Capoeira dominated much of my summer after the Batizado and the bulk of my research stuff was finished. Because the weather had turned upward (as it does in New York, and NOT here in Seattle) and because Columbia’s Dodge Fitness Center was no longer available to us, every Tuesday and Thursday we’d find ourselves outside on the grass to hold class. The main instructor for these sessions was Papito, who in my opinion was nothing short of a capoeira beast
He would consistently test the limits of my endurance, and even took it one step forward from there (providing the inspiration for today’s title). Let’s set the stage. At times, the weather outside wouldn’t be conducive to practicing, or our spot on the lawn would be taken (couldn’t access the gym over the summer). Perhaps it was raining that day or had rained heavily the night before. Regardless, for whatever reason we’d have to find somewhere else to practice. If we still decided to have practice, we’d typically end up in a building east of the Teacher’s College on Columbia’s campus. In the lounge room of this building we’d gather up and start practice, right in the dead of summer. Thus began the (in my opinion) Sweaty Hell that was our practice in that room.
I have in my capoeira career had the fortune to practice with a few different instructors and see how they handle their classes differently with regards to students getting water. Some will recognize that different people need water at different times and let them have it as needed, while others will have set intervals for breaks where people can get water. In Sweaty Hell, there were maybe 2 water breaks available. Maybe. On top of that, there was an air conditioner in the room that could’ve alleviated some of the heated punishment, but Papito did not allow such things. As such, every time we would have class there, I would damn near melt. It was, to put it shortly, a somewhat harrowing experience for me, especially knowing how terrible my endurance is in capoeira.
That Spring and Summer were also the first times that I visited the main Guerreiros academy out in Newark. It’s amazing how I had been through Newark so many times in my life, going to and from my uncle’s house(s), and yet never once did I notice that there’s an entire Brazilian community sitting right next to the train station. The school was located in what appeared to be a small old warehouse, embedded firmly within that neighborhood. The first time that I had seen the students that practiced here was at my own batizado at Columbia. Curious as to what their place was like, I ventured out there with a couple of other classmates. It was…awkward for me. Like that first day of class awkward. You don’t really know anyone, and you don’t quite know how to fit in awkward. My protocol was just to change into my whites and follow instructions.
Looking back on it now, I don’t really remember what it was like. Granted, it was….2.5 years ago, and I had only been out there a handful of times. There were a few distinct things, however, that stand out in my mind. For one, there was a padded floor. This meant that we were freer to practice acrobatics if we wanted to, seeing as how if we fell, that hit to the ground would be far softer than straight wood or linoleum. Next was the feeling of community that was there, at least amongst those that were regulars to the school. There seemed to just be a lot more comraderie than I had experienced at Columbia. Not that there wasn’t a fair bit of it there; that’s not what I’m saying at all. It’s just that the atmosphere of friendliness and community at the Newark Guerreiros academy was tangible. I almost wished that I could afford to make more trips out there to visit.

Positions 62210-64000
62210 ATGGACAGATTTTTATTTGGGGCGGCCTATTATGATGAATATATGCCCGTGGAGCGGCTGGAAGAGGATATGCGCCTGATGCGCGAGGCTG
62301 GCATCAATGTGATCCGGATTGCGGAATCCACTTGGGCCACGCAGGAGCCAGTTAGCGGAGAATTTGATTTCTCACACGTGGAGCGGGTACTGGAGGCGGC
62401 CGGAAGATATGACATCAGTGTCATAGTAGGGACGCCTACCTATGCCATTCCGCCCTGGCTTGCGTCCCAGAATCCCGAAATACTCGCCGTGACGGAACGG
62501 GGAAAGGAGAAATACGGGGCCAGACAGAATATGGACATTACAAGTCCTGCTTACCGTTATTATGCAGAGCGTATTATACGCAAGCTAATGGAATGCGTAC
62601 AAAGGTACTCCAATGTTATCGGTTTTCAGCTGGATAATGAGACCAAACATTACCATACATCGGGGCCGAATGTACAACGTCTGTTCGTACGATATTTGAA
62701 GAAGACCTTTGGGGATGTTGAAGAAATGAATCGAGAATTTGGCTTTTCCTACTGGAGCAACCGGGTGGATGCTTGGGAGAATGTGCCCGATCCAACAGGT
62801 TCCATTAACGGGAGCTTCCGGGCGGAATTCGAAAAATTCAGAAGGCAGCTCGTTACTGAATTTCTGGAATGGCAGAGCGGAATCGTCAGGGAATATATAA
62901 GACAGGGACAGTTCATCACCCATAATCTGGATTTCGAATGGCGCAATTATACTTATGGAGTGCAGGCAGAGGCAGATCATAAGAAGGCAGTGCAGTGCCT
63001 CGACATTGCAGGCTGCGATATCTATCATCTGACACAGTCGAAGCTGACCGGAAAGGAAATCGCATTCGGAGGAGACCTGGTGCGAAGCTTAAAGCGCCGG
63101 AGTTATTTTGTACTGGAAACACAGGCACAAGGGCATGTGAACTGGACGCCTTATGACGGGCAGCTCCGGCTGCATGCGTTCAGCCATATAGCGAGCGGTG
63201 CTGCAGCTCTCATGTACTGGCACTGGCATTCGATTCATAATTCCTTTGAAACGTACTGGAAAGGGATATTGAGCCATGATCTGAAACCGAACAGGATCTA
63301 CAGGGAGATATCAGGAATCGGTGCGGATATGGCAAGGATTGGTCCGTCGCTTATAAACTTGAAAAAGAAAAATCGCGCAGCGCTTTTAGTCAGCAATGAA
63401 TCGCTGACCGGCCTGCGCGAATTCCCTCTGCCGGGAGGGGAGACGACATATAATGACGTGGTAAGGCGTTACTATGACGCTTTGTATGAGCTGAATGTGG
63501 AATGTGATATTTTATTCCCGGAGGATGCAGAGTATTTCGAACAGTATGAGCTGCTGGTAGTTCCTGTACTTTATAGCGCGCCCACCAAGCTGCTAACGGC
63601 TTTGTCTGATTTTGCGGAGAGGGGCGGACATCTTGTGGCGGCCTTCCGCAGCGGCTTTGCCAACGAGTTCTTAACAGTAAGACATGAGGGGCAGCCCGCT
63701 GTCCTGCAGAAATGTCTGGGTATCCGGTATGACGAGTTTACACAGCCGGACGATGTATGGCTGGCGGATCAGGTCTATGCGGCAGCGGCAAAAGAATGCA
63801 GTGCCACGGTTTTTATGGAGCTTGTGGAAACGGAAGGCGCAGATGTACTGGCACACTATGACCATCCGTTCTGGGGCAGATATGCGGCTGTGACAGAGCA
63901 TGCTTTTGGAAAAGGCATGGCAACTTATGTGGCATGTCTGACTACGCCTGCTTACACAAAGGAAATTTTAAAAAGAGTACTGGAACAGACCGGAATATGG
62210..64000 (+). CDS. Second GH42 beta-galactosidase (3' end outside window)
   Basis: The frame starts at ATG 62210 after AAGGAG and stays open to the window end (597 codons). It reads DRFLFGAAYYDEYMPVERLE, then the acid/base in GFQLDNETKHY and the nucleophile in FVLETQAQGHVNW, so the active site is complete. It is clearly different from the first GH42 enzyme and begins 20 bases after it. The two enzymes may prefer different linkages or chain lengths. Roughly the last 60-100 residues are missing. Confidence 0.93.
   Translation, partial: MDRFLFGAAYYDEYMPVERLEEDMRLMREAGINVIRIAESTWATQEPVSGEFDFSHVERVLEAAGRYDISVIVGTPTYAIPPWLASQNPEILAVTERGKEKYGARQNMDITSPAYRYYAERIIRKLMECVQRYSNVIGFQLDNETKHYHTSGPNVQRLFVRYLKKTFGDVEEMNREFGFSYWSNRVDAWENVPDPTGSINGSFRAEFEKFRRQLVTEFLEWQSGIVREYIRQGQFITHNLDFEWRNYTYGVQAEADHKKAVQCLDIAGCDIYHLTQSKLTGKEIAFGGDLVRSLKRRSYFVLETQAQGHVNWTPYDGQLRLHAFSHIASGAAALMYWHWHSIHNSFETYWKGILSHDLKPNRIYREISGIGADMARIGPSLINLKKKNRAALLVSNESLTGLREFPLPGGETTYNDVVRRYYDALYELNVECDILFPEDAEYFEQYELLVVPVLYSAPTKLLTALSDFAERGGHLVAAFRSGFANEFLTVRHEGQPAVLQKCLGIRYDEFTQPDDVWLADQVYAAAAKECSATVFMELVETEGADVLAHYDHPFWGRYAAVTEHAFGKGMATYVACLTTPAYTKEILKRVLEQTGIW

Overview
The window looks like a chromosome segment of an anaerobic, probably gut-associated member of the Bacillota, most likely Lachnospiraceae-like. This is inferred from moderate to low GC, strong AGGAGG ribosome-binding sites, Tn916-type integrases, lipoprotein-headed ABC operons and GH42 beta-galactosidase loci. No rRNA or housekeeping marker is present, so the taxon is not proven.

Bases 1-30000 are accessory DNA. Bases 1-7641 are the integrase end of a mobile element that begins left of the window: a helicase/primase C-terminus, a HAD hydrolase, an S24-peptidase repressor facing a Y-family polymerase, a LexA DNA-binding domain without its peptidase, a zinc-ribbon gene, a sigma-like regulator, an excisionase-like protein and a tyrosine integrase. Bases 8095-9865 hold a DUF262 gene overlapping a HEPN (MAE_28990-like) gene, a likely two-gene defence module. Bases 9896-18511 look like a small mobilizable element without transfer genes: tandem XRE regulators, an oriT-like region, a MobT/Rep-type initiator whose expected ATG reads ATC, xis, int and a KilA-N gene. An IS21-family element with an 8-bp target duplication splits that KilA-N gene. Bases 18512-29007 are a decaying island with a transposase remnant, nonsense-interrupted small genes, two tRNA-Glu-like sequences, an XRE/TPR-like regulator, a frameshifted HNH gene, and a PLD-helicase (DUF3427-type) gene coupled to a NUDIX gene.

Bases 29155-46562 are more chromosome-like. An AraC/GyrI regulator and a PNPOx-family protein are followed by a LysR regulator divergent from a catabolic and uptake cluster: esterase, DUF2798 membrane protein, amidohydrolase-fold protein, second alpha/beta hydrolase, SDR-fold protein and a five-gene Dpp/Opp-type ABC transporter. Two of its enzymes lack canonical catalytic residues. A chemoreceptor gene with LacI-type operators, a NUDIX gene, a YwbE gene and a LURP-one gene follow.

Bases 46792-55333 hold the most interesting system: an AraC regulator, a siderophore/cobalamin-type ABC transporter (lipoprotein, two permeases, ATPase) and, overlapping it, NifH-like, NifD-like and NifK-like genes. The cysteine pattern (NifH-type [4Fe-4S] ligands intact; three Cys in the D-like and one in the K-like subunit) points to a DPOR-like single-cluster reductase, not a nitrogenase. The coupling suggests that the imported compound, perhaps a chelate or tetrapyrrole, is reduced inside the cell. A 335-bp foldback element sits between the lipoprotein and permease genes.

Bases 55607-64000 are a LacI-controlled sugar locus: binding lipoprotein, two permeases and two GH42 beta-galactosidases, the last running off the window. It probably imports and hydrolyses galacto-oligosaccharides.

On one occasion, a couple of us Columbia folk stayed after class at the Newark academy and went to the bar across the street with George Palmares. I guess that he was a regular there? Either way, we got a grand welcome when we went in with a few of the other students, and we took over the dance floor after a bit of time. It was definitely fun, and the brazilians there were very welcoming. It was still awkward as all hell though.
Toward the middle of August 2010, I moved to Seattle in order to settle in before the start of my first year of graduate school. Back in March 2010 when I had visited campus as a prospective student, I was taken on a tour of the campus by this dude representing the GO-MAP program. During our walk, we struck up some conversation and I had told him that I had just started capoeira at Columbia. In response, he had mentioned to me that he knew a dude on campus who practiced capoeira. When I moved to Seattle in August, I kept that fact in mind and contacted him. He forwarded me the info of his acquaintance Santiago, and I contacted Santiago to find out when he taught. It was Mondays, Wednesdays, and Fridays on campus at 5:30 (I think?). So, on some weekday in August, I went to their spot on the grass on the UW campus and waited for his class to start up. His was my first introduction to the world of the angoleiro.
Capoeira Angola is distinctly different from the Regional-ish, Senzala-ish capoeira that I had been trained in since that February. For one, it was slower. Significantly slower, with much more of an emphasis on deliberate, well-formed movements, as well as bursts of trickiness (malandragem). On top of that, the songs were a little bit different (and also much slower) than the ones that I had learned via Guerreiros. The words were the same, but the rhythm of the berimbau, the melodies of the songs, and the pacing of the words were way different than what I had learned. I distinctly remember being lightly scolded by Santiago for breaking out with “Da Da Da no Negro” (Get Get Get the Negro), since Santiago’s black and it can be construed as an offensive song. The third main bit that pops out in my mind was the way in which Santiago structured his class. The lion’s share of it was based in body conditioning. This makes sense, as all of those slow, drawn out, deliberate movements that are inherent to Angola require a lot of endurance-trained muscle.